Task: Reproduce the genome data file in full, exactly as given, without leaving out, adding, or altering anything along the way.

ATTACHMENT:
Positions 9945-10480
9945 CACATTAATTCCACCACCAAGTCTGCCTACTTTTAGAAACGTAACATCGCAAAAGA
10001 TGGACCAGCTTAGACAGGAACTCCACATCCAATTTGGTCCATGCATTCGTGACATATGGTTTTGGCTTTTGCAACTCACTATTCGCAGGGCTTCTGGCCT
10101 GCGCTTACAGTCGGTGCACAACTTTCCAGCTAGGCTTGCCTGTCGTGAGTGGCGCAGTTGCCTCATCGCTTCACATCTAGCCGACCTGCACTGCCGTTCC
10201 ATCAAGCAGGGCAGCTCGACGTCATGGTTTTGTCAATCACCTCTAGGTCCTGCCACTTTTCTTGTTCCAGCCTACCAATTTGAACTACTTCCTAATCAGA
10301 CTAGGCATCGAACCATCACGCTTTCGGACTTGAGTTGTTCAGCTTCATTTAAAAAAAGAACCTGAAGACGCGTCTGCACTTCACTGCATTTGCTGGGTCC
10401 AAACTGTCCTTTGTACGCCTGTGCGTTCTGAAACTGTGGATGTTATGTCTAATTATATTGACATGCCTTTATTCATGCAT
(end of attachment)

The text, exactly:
Positions 9945-10480
9945 CACATTAATTCCACCACCAAGTCTGCCTACTTTTAGAAACGTAACATCGCAAAAGA
10001 TGGACCAGCTTAGACAGGAACTCCACATCCAATTTGGTCCATGCATTCGTGACATATGGTTTTGGCTTTTGCAACTCACTATTCGCAGGGCTTCTGGCCT
10101 GCGCTTACAGTCGGTGCACAACTTTCCAGCTAGGCTTGCCTGTCGTGAGTGGCGCAGTTGCCTCATCGCTTCACATCTAGCCGACCTGCACTGCCGTTCC
10201 ATCAAGCAGGGCAGCTCGACGTCATGGTTTTGTCAATCACCTCTAGGTCCTGCCACTTTTCTTGTTCCAGCCTACCAATTTGAACTACTTCCTAATCAGA
10301 CTAGGCATCGAACCATCACGCTTTCGGACTTGAGTTGTTCAGCTTCATTTAAAAAAAGAACCTGAAGACGCGTCTGCACTTCACTGCATTTGCTGGGTCC
10401 AAACTGTCCTTTGTACGCCTGTGCGTTCTGAAACTGTGGATGTTATGTCTAATTATATTGACATGCCTTTATTCATGCAT